This change was in part due to the death of her parents, which allowed Bell's artistic creativity to flourish. But she was also inspired by Matisse and Gauguin whose work she saw in the Post-Impressionist exhibitions, curated by her friend Roger Fry in London in 1910 and 1912. What is particularly fascinating about Bell is learning how her paintings were louder than the artist herself, who reputedly said 'the best weapon against her father was silence'. It would appear that this was a weapon she used throughout her life, and spoke through bright colour and bold paint.
The portrait of Mrs St John Hutchinson, for example, suggests Bell was not as complaisant as she seemed. Mrs Hutchinson was a known beauty of the day and mistress to Vanessa's husband, Clive Bell. Given the bohemian nature of the Bloomsbury Group, an open marriage was not unusual. They all socialised together as one large company – wives, mistresses, husbands and lovers. The portrait, however, is not particularly flattering. Mrs Hutchinson wears an alarming shade of lime green and looks as if she is sucking on sour grapes. Is this Bell cleverly stating her dislike for the lady whilst also complying with an open marriage?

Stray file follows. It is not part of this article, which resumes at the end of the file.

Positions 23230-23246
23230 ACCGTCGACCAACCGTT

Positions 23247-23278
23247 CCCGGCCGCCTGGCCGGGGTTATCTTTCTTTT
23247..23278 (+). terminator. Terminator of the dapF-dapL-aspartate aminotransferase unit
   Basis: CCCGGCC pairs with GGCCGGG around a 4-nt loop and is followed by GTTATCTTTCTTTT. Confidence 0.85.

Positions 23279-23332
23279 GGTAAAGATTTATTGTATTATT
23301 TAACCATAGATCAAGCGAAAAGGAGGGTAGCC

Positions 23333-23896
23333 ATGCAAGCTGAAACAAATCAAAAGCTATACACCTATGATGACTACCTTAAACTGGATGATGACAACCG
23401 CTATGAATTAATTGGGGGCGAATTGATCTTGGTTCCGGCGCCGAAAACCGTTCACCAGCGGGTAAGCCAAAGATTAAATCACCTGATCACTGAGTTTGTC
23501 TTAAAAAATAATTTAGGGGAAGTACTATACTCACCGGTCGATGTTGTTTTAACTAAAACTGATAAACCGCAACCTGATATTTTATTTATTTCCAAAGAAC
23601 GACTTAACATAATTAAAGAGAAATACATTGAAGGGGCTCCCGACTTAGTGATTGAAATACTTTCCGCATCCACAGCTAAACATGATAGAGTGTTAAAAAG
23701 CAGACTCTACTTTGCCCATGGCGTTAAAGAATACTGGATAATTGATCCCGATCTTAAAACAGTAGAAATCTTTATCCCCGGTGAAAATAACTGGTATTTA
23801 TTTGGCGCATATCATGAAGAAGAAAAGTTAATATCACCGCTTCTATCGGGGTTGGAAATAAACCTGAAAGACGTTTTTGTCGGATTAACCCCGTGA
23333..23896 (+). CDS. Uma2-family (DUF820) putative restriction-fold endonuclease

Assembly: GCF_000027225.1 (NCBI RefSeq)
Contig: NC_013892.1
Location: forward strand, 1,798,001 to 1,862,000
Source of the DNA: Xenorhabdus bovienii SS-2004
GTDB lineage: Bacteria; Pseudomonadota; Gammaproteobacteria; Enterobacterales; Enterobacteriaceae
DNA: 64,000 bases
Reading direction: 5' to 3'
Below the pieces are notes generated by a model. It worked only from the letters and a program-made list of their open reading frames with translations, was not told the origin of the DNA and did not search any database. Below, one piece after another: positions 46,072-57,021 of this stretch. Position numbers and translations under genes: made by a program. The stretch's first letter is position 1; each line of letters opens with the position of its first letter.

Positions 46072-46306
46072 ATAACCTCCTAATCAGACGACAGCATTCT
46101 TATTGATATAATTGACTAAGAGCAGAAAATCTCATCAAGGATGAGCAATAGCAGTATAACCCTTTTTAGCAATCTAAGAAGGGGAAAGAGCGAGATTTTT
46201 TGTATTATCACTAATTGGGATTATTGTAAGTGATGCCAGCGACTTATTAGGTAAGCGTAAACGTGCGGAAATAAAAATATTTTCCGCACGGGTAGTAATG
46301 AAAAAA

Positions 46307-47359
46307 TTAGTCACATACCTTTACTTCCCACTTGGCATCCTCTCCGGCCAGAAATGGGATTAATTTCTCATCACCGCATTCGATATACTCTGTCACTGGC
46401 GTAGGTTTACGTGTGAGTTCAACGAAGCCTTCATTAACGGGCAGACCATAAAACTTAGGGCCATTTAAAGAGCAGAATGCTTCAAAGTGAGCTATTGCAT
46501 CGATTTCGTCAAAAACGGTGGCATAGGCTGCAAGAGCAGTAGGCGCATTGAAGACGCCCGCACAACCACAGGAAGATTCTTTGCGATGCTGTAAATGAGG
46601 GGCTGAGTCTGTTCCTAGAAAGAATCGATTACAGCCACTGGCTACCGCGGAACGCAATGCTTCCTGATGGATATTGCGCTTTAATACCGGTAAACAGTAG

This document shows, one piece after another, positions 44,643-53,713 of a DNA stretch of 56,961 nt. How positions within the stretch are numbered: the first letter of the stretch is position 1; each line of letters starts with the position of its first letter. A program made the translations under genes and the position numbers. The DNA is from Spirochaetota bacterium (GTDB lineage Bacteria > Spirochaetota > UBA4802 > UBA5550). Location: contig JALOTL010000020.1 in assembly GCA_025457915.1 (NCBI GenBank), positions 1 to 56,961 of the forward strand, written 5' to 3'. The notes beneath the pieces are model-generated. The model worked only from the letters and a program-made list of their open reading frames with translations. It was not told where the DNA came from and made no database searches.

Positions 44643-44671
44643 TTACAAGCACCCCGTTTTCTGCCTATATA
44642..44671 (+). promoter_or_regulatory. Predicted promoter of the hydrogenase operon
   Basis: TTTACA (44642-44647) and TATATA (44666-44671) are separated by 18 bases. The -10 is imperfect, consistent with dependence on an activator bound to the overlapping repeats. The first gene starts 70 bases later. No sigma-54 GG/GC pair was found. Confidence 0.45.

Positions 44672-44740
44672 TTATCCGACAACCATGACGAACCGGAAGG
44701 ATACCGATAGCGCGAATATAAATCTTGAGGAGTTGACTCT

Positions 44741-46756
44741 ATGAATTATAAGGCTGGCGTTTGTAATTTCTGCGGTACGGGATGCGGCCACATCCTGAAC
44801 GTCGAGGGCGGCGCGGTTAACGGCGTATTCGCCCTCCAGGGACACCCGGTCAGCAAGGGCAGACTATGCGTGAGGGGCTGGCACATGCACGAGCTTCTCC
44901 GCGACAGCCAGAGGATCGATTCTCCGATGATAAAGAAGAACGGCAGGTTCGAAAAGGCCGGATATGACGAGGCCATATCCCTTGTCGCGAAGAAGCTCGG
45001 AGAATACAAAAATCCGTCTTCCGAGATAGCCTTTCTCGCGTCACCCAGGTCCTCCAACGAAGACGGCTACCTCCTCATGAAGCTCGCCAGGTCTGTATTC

We see a similar situation arise again with her portrait of David 'Bunny' Garnett, who was known to be a lover of Duncan Grant, a great friend and romantic attachment of Bell's. Both Vanessa and her husband Clive painted Garnett's portrait side by side. Clive's painting shows a charming young boy. Vanessa, however, to quote the co-curator Ian Dejardin, has painted 'Little Miss Piggy' – a boy with flushed cheeks, a sickly complexion and beady eyes. Perhaps she was not such a fan of Bunny as everyone else? The saying 'a picture paints a thousand words' comes to mind...
We step into room two and are hit again with Bell's creative experimentation and artistic versatility. As a part of the Omega Workshops, she produced colourful, geometric patterns for new, radical textiles, pottery, rugs and home furnishings. She took these elements of design into her exploration of abstraction in painting, combining her training at the Royal Academy with her interest in design to mould exciting, well-constructed compositions.